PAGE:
The Lega Italiana Contro l’Epilessia – LICE, in collaboration with ISTUD’s Health and Care Area, has promoted a narrative research project to find out about the work placement and employment experiences of people with epilepsy, a topic of great interest because it is closely linked to the quality of life of those who live with this pathological condition.
The project was launched in the early months of 2021 and through the web page www.medicinanarrativa.eu/storie-di-epilessia-e-occupazione in a few weeks 147 narratives were collected, full of ideas and elements to understand how to raise awareness and better prepare the working world for this condition. It was possible to collect the narratives thanks to the awareness of epileptologists belonging to LICE, the dissemination of the initiative through the social channels of Fondazione Epilessia LICE and the important contribution of some Associations (Federazione Italiana Epilessie- FIE, Associazione Epilessia- AE and Fuori dell’ombra – Insieme per l’Epilessia).
The initiative was aimed at all people over 18 years of age diagnosed with epilepsy in Italy, divided into those who have had epilepsy since their school years and those who have seen the onset of seizures when they have already started their careers. The picture that emerges is largely differentiated between the two groups of respondents.
On the basis of the study of the results, carried out by ISTUD researchers in collaboration with the Working Group composed of LICE epileptologists and representatives of the Associations, many points for reflection can be drawn. “Those who have epilepsy from the age of study have less chance of entering the labour market than the rest of the population, both because of the many difficulties experienced at school and because of the great obstacle of job interviews. Despite the fact that epilepsy is now better known and that training programmes are carried out in schools, the stigma is still strong and often appears to be independent of the specific type of epilepsy and frequency of seizures: just one seizure is enough to seriously compromise study and work opportunities,” says Paola Chesi, researcher at ISTUD.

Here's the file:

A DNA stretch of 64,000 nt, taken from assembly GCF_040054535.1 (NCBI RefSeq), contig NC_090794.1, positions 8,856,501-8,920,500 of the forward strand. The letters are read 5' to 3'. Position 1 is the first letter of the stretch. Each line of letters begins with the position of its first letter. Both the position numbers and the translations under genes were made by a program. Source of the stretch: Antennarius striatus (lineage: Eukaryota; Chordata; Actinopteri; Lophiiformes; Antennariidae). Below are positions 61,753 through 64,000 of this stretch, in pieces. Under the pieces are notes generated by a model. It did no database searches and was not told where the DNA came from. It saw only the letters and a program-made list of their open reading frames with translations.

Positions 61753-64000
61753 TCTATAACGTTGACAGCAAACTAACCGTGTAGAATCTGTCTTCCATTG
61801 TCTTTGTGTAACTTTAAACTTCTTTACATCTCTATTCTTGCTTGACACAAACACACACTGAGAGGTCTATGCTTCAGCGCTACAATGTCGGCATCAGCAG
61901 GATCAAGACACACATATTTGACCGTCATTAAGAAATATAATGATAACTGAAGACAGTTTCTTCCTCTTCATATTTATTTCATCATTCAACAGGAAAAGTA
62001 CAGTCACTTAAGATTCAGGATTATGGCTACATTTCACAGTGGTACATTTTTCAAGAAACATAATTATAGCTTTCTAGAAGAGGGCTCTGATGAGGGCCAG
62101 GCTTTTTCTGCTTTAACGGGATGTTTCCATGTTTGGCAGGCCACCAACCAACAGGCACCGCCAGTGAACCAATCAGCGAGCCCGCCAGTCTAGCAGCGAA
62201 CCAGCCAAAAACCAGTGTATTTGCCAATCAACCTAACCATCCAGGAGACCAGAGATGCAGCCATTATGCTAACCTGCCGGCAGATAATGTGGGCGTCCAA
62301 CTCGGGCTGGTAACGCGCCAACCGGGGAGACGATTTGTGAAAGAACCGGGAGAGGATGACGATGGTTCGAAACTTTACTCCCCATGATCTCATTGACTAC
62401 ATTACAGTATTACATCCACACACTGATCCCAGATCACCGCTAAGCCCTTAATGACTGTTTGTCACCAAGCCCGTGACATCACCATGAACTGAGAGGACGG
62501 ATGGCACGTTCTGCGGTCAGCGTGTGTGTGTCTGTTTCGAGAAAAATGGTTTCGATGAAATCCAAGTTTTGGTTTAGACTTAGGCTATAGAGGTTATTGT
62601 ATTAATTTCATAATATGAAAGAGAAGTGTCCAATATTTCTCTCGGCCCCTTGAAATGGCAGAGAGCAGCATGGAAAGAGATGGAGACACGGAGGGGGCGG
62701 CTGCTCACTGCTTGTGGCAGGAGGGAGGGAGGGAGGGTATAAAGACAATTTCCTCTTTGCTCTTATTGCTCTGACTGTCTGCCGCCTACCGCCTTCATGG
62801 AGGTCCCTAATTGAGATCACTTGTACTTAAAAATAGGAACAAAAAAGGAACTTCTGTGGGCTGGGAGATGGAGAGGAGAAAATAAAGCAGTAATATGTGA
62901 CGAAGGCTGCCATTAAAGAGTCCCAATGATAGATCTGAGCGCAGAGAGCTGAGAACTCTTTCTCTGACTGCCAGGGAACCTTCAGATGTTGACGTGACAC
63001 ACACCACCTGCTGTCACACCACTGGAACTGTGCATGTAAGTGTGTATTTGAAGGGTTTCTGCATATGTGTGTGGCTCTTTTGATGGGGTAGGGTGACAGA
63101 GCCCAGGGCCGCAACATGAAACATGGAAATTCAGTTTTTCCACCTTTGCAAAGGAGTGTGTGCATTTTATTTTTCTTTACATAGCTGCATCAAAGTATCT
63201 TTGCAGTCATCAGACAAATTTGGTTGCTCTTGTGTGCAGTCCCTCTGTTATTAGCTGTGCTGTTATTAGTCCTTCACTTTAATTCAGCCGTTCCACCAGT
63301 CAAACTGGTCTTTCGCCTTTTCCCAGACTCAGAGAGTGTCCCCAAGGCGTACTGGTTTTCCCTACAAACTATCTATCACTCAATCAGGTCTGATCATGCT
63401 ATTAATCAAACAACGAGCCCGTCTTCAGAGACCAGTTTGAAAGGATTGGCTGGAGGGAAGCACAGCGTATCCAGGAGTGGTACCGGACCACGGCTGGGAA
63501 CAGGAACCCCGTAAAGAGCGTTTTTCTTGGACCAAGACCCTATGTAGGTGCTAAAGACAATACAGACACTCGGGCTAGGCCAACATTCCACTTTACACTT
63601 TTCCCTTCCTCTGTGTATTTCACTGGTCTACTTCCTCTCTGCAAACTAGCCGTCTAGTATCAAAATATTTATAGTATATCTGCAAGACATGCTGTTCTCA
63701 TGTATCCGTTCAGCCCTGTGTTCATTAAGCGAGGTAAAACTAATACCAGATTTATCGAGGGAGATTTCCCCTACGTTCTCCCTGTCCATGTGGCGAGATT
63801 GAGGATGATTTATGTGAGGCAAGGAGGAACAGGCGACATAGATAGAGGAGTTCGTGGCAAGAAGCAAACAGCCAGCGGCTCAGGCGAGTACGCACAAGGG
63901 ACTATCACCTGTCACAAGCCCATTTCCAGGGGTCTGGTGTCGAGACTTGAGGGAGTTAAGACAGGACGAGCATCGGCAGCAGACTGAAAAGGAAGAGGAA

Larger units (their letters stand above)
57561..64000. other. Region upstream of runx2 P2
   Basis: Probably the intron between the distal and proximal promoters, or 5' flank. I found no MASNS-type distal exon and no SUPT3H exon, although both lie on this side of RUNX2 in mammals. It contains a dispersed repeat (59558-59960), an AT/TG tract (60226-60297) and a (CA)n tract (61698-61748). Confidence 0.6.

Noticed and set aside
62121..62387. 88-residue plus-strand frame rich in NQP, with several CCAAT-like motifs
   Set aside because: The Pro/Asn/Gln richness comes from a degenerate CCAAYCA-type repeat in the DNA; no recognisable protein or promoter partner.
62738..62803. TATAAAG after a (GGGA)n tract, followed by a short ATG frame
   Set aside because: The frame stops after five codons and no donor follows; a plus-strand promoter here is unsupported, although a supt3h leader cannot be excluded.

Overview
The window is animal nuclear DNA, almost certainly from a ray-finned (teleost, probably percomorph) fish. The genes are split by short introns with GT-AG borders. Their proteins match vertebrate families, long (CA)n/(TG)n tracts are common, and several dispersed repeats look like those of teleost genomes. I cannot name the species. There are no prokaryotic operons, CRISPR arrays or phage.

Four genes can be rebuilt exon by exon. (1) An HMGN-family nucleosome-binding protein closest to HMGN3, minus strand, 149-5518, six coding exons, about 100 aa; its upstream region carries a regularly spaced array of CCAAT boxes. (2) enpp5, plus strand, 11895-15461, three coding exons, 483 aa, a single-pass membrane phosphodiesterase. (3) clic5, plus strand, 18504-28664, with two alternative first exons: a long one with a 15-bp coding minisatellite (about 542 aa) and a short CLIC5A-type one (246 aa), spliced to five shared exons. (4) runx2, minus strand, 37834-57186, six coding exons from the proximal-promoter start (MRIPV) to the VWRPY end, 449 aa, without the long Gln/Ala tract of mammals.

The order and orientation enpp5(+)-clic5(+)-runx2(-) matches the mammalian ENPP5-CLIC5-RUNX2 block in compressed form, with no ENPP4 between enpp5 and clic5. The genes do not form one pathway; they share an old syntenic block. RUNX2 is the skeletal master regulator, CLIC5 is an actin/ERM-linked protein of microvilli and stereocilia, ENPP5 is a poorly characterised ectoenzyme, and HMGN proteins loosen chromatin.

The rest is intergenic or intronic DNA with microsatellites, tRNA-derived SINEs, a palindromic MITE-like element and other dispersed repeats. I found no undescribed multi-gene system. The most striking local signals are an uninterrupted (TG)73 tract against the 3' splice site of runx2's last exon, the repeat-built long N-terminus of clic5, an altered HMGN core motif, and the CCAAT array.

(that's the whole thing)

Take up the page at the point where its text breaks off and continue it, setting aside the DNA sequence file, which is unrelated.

However, there is no shortage of stories of redemption, of those who, despite everything, manage to continue their studies, achieve qualifications and obtain job opportunities, but these are results obtained with difficulty and with the activation of their own resources and those of their families. They are therefore on their own.
“Interestingly, the biggest hurdles for people with epilepsy from a very young age are between school and job interviews. When you get a job opportunity, the narratives tell us that time helps you prove your worth and how well you can manage epilepsy at work – with due differences related to the specific job type and context. Unfortunately, we read about forced departures from work due to the occurrence of crises, but we also read about situations in which self-esteem gradually grows, and one decides to communicate one’s condition at work (if one has not done so before), one feels satisfied and has good relationships at work. Understanding comes, but after a long process of getting to know each other” says Oriano Mecarelli, Past President LICE.
“There are often stories of people who have seen epilepsy appear after their working career has already begun, perhaps right at the workplace. In these cases, doors are often closed in a more traumatic and uncertain way. The search for a stable cure does not help but, once again, the stories tell us that a single crisis is enough to cancel or compromise a working career of even years’, concludes Prof. Oriano Mecarelli.
In conclusion, there is still a lot to be done in terms of information and awareness about epilepsy and the wealth of these stories and the enormous amount of material to be analysed may represent a good starting point for tackling the problems related to the employment of people with epilepsy.
The full project document can be found at www.lice.it and www.medicinanarrativa.eu.